Such stuff as dreams are made on

Prospero (Adam Thompson) with the spirit Ariel (Jack Tricker)

Prospero (Adam Thompson) with the spirit Ariel (Jack Tricker) - Credit: Archant

The Tempest, by William Shakespeare, Level Three Performing Arts Students, Suffolk New College until Friday, May 17

Caliban (Toby Rapsey) with (r) Stephano (Robert Gilbert) and (l) Trinculo (bradley Tye

Caliban (Toby Rapsey) with (r) Stephano (Robert Gilbert) and (l) Trinculo (bradley Tye - Credit: Archant

A performance of clarity, intelligence and appealing freshness was delivered by a splendid cast who took on one of Shakespeare’s more complicated comedies and told the story with assurance and conviction.

It tells of the usurped Duke of Milan, Prospero, who now practices magic on a desolate island where he lives with his daughter Miranda, served only by Ariel, a feathered wisp, and vengeful creature Caliban.

Prospero creates a tempest that tosses the passengers of a passing ship into the sea and brings them safe to shore. Among them are Prospero’s brother, Antonio, who stole his duchy, and the King of Naples who has a similarly deceitful brother in fellow castaway Sebastian.

Once more on dry land, drunken Stephano and court clown Trinculo form a strange alliance with Caliban and plot to dispose of Prospero.

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Meanwhile, Miranda meets the first young man she has ever seen and promptly falls in love with him and he with her.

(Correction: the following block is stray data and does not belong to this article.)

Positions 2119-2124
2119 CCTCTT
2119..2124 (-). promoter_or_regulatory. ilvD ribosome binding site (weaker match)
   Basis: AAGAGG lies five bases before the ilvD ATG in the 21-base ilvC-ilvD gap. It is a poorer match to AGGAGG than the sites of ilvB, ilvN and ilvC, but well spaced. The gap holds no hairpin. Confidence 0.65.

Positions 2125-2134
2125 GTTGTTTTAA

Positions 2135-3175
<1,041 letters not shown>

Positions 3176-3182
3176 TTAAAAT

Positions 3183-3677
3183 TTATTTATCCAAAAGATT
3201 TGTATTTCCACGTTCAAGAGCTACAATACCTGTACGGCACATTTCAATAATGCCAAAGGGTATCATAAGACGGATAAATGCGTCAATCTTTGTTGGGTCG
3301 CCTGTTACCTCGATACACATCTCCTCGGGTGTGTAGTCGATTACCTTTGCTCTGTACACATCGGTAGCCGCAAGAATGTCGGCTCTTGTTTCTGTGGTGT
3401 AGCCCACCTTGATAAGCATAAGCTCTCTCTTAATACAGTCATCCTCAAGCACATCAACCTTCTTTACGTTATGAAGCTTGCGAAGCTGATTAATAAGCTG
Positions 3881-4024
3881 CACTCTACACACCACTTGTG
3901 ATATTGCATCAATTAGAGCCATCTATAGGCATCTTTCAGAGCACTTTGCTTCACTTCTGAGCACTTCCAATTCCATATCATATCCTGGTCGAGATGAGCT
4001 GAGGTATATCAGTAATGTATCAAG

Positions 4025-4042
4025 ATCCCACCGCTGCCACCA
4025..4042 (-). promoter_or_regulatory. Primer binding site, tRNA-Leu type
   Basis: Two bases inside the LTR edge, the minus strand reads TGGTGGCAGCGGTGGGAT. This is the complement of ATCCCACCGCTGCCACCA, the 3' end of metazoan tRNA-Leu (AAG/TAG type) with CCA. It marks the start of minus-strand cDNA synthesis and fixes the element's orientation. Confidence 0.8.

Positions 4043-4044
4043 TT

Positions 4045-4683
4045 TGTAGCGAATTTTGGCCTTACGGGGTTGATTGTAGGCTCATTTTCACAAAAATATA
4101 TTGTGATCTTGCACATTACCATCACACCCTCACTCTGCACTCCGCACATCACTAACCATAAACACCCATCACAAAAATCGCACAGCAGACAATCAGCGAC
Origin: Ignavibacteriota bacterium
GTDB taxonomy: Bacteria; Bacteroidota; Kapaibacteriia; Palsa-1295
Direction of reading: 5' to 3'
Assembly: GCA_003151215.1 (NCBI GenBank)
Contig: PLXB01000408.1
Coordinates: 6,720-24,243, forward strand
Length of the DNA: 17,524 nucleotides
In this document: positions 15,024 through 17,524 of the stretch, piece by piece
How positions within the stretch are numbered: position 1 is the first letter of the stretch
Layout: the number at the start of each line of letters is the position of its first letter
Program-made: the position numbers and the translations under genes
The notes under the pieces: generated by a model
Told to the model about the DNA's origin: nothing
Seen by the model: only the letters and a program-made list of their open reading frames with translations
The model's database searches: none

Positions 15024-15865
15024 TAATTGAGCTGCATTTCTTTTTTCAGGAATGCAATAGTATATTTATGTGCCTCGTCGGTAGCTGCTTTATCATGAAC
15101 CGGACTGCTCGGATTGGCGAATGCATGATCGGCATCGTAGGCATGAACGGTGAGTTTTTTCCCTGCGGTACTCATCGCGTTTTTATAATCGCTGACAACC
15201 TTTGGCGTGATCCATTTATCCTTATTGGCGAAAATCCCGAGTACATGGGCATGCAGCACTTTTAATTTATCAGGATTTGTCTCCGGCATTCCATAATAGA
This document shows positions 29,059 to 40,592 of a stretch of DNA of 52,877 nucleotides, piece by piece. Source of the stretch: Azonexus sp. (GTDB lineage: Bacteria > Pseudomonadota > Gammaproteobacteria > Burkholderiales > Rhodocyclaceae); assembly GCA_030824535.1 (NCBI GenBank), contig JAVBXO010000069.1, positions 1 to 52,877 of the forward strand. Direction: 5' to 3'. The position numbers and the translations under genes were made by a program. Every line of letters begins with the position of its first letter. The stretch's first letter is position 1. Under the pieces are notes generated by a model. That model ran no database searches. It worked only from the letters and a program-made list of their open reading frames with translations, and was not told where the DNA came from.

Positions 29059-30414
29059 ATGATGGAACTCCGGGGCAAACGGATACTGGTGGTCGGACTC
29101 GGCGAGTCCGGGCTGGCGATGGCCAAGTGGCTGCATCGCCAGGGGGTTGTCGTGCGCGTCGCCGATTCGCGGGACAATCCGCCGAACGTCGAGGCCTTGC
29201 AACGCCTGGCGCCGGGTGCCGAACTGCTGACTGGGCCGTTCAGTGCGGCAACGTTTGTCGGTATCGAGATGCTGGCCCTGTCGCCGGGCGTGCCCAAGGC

And so immortals and mortals mingle in a tale of conspiracy, love and forgiveness. Along the way we laugh and wonder at a world that has such people in it.

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Adam Thompson’s remarkable Prospero is played with quiet yet forceful authority.

Miranda (Roberta Blaza) is blithe innocence. She and Ferdinand (Luther Lucas) have eyes only for each other. They gaze lingeringly and longingly.

Toby Rapsey is an astonishing Caliban, part fish, part human, his voice rasps; one moment fawning and ingratiating, the next full of venomous resentment, a green Gollum whose precious island has been wrested from him. He is once sinister and hilarious as he teams up with the legless Stephano (a splendid Robert Gilbert) and the hapless Trinculo (Bradley Tye).

Ethereal Ariel, played with tremendous physicality and musicality by Jack Tricker, flies to Prospero’s every command.

Among the shipwrecked, Kingsley Mensah as wise old councillor, Gonzalo, believably plays an age much greater than his own and Jamie Friary is a convincing Antonio.

All the players showed great understanding of the text in a performance that also brought us original music by Rob Castellani, and complementary stage, costume and make-up design.

Director Brian Theodore Ralph, whose love of Shakespeare shines throughout the production, has chosen The Tempest as his swansong with the Performing Arts at Suffolk New College.

It is well chosen for, as Prospero says as he relinquishes his magician’s books and robes: “Our revels now are ended. These our actors, as I foretold you, were all spirits and are melted into air, into thin air.”


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